More than a month ago, Patricia O’Caña-Olivarez found out that she would be receiving a Texas School Board Trustee of the Year award, but she is still in disbelief, she said.
The Mission CISD president has served on the school board since 2008 and was nominated by the Mission Texas Classroom Teachers Association to receive the honor.
Her name was put forward because she goes above and beyond the call of duty, said Nydia Alvarez-Alonzo, Mission TCTA president. O’Caña-Olivarez participated in Principal for a Day, shadowing one of the MCISD principals; she volunteers to be a UIL judge and participates in career days at various campuses.
“These are quality interactions with the students, not just someone who is there because they were elected,” Alvarez-Alonzo said. “It takes a lot of time, and she is a very busy person, but we see what she’s given to the students and how they’ve benefited from the leadership.”
When O’Caña-Olivarez received the phone call and heard she was chosen, she immediately thought of her family.
“I was a hot mess, like they say. A flood of memories came from my background and the hard work ethic that my parents have,” she said.
The 41-year-old comes from a migrant family. She was born in California, where her parents worked in the fields. It wasn’t until she was in law school at St. Mary’s University that she discovered her first home was a hotel.
“My mom said that they would go work in the fields with everybody side by side, but what kept them going was knowing that that was not my future,” O’Caña-Olivarez said between tears. “When I realized those were the roots that I came from, it just really bore down on me because I took it like I had to really stay and finish law school.”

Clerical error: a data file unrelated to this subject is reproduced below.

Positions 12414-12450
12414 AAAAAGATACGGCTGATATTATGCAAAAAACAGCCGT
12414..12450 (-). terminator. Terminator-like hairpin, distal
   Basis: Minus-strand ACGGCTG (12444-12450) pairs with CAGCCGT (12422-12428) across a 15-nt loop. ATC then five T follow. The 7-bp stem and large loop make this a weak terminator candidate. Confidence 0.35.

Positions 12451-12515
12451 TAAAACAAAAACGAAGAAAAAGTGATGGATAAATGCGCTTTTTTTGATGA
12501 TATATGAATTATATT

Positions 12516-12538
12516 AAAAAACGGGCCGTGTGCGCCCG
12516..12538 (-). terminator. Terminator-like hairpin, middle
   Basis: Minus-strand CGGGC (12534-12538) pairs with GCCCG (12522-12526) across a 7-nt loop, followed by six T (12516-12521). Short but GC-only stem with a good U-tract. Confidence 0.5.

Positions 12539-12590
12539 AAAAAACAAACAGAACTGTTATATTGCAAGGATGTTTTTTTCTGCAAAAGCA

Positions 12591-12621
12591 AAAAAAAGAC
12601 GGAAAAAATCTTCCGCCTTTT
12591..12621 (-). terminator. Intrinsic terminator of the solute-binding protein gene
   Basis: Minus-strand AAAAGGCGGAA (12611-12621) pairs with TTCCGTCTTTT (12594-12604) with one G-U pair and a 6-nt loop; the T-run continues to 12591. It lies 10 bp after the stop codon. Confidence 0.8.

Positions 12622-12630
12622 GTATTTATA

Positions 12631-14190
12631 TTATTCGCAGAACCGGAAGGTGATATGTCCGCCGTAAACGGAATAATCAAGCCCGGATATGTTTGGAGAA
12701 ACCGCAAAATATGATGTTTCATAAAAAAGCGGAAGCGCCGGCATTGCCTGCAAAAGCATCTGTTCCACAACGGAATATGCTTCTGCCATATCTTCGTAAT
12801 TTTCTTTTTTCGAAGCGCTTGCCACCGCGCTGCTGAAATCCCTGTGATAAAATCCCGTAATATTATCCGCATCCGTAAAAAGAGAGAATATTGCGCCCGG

While in law school, she managed a long-distance relationship with her husband Hector, who remained in Mission to run a business. They saw each other on weekends, except for when she was studying for her bar exam. She was licensed in 2002 and opened her own practice in 2005.
Her parents taught the value of volunteer work and the importance of education, she said and that’s why she decided to give back to the community by joining the school board.
“Being an attorney, most people think you’re going to run for judge, and maybe some day, but this is my passion right now,” O’Caña-Olivarez said referring to the school board. “I am what I am not only because of my family but because of my school district and the teachers that I had along the way.”
Alvarez-Alonzo and her husband Victor are regulars at the monthly board meetings. The teacher of 15 years said she wishes more people would take time to see the board members work and attend meetings.
In their time spent at district functions, Alvarez-Alonzo said O’Caña-Olivarez truly exemplifies what Mission is about.
“Our Mission statement ends with our goal for our students serving as successful citizens for our community, and she truly exemplifies that,” Alvarez-Alonzo said.
The attorney admitted that six of her seven years on the board have been difficult, but she is seeing the work pay off and said she is confident the district is going in the right direction.
Although she said her daughter at Mims Elementary serves as inspiration, the board president said she keeps in mind every type of student when making decisions.
“Every student, regardless of where they come from, needs to go out and represent Mission CISD in the best way that they can,” O’Caña-Olivarez said. “The only way that they’re going to do that is if we prepare every single student.”
O’Caña-Olivarez will be accepting her award July 16 at the AT&T Executive Education and Conference Center in Austin. She is up for reelection next year and will run for at least one more term.
“I want for not just my daughter to be proud of me, every parent wants their child to be proud of them, but for the community to be proud of me,” she said.